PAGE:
Why I Hate Burpees (And You Should Too!)

Whenever someone plans burpees in a workout, they are definitely making this face.

Whenever someone plans burpees in a workout, they are definitely making this face.

Walk into most bootcamps, Crossfit boxes, and "cardio" classes, and you'll likely see someone, somewhere doing burpees.  Now, the funny part is that no one actually LIKES burpees.  In fact, I'm pretty sure no one in the history of mankind has ever said, "Damn, I wish there were more burpees."  And if someone did, I would make sure I'm nowhere near that masochistic animal.  

Burpees are terrible - this we know.  But, there's a lil' sumpin' sumpin' I need to get off my chest: anytime I see a workout filled with a ton of burpees, it makes me want to bash my face in with a rake....because it gives "training" a bad name.

Why?  Plain and simple, burpees are a waste of time, and they'll likely do more harm than good.  I can't remember the last time I had anyone do a burpee, and frankly, can't see any reason why I'd have someone do them again.  

Now, before you use this post as an excuse to never to burpees again, it's probably best for a quick history lesson.

The burpee is actually named after its inventor (and no, I'm not kidding) Royal H. Burpee.  A physiologist with a PhD, Dr. Burpee invented the exercise in the 1930's as a simple way to test someone's conditioning.  The burpee was much more basic than it is today - going from standing into a squat, kicking your feet out into a pushup position, coming back into a squat, and standing up.  No jumping, no pushups, and definitely not for high reps.  

The original, unadulterated burpee.

The original, unadulterated burpee.

It's important to point out that I don't dislike burpees because they're hard - far from it!  In fact, I probably have a few clients that would rather do burpees over riding the AirDyne or pushing a heavy sled.  My dislike stems from all exercises coming down to balancing the risk vs. reward....and the positions in a burpee offer more risk than reward.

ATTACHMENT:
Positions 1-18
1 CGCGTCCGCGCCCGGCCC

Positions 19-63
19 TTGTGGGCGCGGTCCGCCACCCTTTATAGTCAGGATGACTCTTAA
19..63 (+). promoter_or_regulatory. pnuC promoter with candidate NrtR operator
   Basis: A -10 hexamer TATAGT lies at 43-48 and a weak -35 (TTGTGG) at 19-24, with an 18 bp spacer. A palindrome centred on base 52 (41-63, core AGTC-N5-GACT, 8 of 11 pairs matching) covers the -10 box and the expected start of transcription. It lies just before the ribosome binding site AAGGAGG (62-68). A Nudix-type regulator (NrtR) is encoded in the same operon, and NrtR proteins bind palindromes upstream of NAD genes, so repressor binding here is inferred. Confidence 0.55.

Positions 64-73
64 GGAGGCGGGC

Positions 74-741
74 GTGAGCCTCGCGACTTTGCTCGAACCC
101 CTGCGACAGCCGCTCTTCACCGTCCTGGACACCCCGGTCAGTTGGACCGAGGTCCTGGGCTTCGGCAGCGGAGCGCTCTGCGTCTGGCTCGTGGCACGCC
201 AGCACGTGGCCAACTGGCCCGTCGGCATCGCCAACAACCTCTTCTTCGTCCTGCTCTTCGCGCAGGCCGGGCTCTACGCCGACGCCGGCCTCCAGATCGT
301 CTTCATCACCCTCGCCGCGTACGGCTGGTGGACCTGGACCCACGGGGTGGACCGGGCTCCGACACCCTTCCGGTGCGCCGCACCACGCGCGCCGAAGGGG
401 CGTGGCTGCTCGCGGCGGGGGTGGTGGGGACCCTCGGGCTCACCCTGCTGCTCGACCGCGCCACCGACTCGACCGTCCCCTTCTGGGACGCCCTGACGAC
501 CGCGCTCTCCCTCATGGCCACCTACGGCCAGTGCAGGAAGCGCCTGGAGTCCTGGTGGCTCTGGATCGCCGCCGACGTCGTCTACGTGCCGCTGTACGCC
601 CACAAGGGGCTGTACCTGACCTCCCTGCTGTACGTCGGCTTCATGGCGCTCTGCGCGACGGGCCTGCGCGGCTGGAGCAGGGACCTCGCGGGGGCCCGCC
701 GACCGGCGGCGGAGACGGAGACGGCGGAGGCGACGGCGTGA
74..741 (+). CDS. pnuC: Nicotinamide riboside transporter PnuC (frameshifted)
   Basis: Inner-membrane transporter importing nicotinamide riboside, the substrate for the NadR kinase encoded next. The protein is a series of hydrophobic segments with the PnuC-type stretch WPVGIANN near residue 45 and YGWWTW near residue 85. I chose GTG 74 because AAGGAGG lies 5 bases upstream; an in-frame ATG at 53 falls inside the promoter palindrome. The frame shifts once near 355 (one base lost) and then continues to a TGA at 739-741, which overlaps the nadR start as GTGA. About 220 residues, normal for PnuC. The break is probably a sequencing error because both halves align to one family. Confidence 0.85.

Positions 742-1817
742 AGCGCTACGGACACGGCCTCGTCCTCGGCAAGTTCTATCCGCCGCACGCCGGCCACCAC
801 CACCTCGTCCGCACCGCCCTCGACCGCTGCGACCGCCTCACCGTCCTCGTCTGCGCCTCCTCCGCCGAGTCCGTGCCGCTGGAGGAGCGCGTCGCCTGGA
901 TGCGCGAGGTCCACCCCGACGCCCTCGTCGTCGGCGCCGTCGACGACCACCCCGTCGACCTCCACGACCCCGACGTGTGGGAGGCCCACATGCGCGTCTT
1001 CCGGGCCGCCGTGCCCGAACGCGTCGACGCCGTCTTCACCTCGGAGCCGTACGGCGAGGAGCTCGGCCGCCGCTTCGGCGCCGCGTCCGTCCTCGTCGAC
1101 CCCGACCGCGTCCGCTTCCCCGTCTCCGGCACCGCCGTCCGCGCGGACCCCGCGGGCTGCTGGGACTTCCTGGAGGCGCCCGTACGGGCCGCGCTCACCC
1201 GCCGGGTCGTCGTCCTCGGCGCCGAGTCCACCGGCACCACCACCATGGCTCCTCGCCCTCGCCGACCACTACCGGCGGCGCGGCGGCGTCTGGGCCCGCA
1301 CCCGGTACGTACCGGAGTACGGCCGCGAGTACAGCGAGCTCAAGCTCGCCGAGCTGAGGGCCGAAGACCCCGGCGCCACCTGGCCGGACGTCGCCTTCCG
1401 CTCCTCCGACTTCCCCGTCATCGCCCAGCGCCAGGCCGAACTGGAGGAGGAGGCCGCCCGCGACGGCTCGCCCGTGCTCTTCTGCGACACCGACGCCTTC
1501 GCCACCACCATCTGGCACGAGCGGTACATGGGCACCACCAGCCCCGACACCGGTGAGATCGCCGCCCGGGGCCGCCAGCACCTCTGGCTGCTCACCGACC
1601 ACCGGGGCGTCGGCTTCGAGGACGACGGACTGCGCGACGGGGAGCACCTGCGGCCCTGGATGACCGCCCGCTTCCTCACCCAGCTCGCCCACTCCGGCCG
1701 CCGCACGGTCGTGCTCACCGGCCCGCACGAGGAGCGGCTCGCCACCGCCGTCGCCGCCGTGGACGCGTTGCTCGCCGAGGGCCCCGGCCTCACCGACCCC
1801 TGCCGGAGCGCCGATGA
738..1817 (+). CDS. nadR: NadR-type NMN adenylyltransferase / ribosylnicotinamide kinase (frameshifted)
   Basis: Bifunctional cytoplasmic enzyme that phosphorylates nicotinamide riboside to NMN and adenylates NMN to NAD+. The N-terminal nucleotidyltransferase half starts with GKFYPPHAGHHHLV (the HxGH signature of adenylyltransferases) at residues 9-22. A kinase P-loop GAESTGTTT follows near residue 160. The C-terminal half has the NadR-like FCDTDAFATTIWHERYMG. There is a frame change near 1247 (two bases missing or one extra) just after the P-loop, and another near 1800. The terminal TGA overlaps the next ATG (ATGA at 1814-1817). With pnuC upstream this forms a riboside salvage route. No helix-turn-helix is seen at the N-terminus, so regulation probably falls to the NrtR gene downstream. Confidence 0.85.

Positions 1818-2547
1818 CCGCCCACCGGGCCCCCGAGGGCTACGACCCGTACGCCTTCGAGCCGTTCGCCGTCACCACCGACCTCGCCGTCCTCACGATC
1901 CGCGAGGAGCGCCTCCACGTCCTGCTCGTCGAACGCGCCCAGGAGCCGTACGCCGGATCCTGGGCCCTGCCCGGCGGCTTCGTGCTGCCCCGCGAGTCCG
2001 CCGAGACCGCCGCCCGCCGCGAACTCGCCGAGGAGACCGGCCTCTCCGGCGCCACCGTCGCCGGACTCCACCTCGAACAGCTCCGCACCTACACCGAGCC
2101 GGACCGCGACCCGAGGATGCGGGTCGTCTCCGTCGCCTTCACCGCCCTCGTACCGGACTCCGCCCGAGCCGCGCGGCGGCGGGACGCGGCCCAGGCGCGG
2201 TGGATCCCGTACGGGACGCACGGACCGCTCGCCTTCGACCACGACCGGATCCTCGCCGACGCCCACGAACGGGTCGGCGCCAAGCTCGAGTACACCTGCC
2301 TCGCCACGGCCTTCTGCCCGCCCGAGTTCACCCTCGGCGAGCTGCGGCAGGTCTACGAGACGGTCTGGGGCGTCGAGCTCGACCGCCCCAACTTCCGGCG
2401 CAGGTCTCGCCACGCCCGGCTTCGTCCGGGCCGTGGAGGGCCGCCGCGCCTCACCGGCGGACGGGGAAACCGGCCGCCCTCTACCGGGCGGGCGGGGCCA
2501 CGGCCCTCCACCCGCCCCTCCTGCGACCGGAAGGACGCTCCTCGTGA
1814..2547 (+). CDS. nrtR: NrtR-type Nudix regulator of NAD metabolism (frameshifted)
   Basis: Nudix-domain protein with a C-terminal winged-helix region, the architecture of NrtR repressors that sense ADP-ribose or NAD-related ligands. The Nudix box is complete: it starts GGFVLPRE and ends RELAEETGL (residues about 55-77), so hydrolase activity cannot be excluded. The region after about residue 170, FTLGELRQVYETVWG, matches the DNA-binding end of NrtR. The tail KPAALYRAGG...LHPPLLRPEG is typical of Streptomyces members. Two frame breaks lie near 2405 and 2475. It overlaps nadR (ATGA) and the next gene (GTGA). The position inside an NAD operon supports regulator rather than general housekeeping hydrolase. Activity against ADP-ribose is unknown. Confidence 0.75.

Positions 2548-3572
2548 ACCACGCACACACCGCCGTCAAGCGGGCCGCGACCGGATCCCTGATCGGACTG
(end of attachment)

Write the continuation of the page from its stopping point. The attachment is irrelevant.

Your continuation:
What do I mean?  I think we've all seen someone do a burpee that looks pretty athletic - they move well, doing a few makes them hardly out of breath, and it just seems effortless (i.e. we hate these people).  On the other side of the coin, we've all seen burpees that look like someone's throwing a bag of dirt out of a truck.  Most of us will start as the former....but quickly head towards the latter once fatigue starts to set in.  And, that's where people get hurt.

(Sidenote: if someone starts out as the latter, it's safe to say there are plenty of other issues that need to be addressed prior to them throwing themselves on the floor, and jumping up as quickly as possible.)

The other part of my argument against the burpee has to do with the fact that burpees were only meant to be performed in a short set.  Depending on the source, as few as 4 or as many as 8, were to be done in a row....and only as part of a conditioning test.

Fast forward to today, and burpees are used completely differently than they were intended.  Instead of being a conditioning test - they ARE the conditioning.  30 burpees for time is more common than you think, and one Crossfit box near me recently posted a WOD of "3 minutes Max Burpees."  I'm glad I don't have to clean their floors..

Now, why is an excessive amount of burpees a bad thing?  Other than injury concerns, it all has to do with exercise specificity - meaning that when you train one activity like running, biking, or burpees, you tend to only get better at that specific activity.  So, getting really good at burpees means you'll be very good at burpees, torturing yourself, and repeating the phrase, "Milk was a bad choice!"

....but that's about it.  Doing hundreds of burpees won't make you better at running, losing weight, etc.  There are better options - those that can make you tired AND help you reach your goals.

So, what should you do instead?  If your goal is strength, my favorites are:

  • Heavy Farmers Carries
  • Kettlebell Swings
  • Short sprints
  • Sled Pushes
  • Pullup/Pushup ladders

If your goal is to simply get better at cardio/conditioning, they can be:

  • Short sprints with short rest times
  • Biking (the airdyne if you really want to be aggressive)
  • Kettlebell Swings
  • Running hills/stairs, etc.

The only limiting factors in conditioning are equipment and creativity.  There's always a way to build in something that's a) safe and B) will help you reach your goals.  After all, friends don't let friends do burpees..

Or fly American Airlines.